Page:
While painting The Rise of Fascism (1975– 79), R.B. Kitaj wrote to the publisher, poet and hiker, Jonathan Williams, ‘Keep on Truckin. you are one of the only ones. In your own time, the daily thing may feel bleak but it is probably not and will look good when people look at your work and your days from outside.’ For Kitaj ‘the daily thing’ became really bleak in 1994 when his wife Sandra Fisher died and his Tate Gallery retrospective received such criticism that after thirty-five years of living in England he left for his native America. Once home he engaged intensely with his American and Jewish identity, the death of his wife and his continuing anger at the critics. He died on 21 October 2007 at the age of seventy-four.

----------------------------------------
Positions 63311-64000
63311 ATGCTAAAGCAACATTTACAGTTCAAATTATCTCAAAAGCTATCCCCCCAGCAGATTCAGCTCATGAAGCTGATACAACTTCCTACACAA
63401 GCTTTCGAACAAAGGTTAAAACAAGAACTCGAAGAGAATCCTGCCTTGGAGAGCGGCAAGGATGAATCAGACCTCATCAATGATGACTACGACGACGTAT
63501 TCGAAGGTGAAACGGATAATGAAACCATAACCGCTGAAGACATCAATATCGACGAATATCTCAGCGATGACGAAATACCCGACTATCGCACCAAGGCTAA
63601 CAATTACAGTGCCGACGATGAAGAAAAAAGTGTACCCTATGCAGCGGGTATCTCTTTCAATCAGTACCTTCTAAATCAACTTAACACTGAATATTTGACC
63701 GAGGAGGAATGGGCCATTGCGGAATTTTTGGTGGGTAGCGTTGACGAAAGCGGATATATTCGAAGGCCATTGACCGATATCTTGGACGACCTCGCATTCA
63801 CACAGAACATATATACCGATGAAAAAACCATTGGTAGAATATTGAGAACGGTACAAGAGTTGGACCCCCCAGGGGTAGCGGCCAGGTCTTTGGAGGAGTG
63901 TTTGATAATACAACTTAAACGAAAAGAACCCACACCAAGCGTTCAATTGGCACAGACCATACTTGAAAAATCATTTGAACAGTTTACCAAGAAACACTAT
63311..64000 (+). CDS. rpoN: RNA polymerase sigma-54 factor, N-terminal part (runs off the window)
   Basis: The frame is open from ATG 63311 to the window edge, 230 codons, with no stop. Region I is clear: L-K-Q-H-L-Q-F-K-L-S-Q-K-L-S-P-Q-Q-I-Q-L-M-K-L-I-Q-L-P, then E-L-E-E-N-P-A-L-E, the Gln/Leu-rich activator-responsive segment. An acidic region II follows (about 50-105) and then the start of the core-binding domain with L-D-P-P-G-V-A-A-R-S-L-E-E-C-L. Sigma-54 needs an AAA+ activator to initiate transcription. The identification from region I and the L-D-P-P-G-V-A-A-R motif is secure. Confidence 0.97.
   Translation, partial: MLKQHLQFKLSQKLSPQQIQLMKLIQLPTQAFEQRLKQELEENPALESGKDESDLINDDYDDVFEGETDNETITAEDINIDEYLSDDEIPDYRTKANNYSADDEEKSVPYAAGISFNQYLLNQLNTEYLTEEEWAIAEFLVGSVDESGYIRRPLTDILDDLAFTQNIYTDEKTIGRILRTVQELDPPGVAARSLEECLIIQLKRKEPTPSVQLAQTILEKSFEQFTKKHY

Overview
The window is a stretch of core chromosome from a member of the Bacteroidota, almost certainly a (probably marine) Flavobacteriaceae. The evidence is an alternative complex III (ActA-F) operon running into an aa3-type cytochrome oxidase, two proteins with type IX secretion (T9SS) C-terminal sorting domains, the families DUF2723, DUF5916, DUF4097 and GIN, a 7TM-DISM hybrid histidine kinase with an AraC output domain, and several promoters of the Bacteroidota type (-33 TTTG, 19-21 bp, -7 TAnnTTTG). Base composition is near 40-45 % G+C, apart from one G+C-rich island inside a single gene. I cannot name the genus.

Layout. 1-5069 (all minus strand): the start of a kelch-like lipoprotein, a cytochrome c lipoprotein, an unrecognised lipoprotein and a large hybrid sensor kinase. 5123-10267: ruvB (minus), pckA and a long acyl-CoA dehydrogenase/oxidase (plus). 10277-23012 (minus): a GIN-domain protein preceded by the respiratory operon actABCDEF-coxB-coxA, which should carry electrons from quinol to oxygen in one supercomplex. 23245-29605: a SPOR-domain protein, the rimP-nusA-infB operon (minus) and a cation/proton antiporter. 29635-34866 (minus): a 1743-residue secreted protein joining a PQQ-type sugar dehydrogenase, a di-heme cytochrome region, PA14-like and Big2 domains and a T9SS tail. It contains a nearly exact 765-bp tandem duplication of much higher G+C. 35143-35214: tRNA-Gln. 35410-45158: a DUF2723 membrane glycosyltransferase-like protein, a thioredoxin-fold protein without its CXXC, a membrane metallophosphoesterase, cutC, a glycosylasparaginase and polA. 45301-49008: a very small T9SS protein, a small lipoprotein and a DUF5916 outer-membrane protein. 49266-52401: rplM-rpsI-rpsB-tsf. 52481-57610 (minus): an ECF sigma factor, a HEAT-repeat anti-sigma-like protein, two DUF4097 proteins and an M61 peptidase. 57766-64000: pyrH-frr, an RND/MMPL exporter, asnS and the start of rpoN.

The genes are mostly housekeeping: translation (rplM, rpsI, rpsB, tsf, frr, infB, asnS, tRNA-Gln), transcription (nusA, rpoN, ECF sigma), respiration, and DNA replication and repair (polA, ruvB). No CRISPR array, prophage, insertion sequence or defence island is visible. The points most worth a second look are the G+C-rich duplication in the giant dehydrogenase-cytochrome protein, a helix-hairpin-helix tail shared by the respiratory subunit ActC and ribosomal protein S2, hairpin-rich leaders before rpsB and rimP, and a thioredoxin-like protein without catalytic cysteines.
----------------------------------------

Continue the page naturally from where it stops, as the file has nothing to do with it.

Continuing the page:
Now in 2011 Abot Hall Art Gallery, a Grade I listed Georgian house on the right bank of the river Kent in Kendal, Cumbria, offers us the opportunity to look at Kitaj’s work and his days ‘from outside’. The first major exhibition in England since the dark days of 1994, Kitaj: Portraits and Reflections displays Kitaj’s versatility in oil, pastel, charcoal and screen-print and his voracious appetite for human engagement in art, literature and thought, for culture in its broadest sense, from his first paintings in the late 1950s to his last oils painted a few months before his death. As the curator and close friend of Kitaj’s, Marilyn McCully, said in her speech opening the show, ‘Michael [Raeburn] and I want to show Kitaj as a working artist, to re-introduce him to a new generation of art lovers.’ They manifestly succeed in the intimate rooms of Abot Hall’s upstairs galleries, but what they also lay bare through their picture hang is Kitaj’s polarity, his swings through sympathy and love to edginess and anger, his fall into complexity and self-doubt.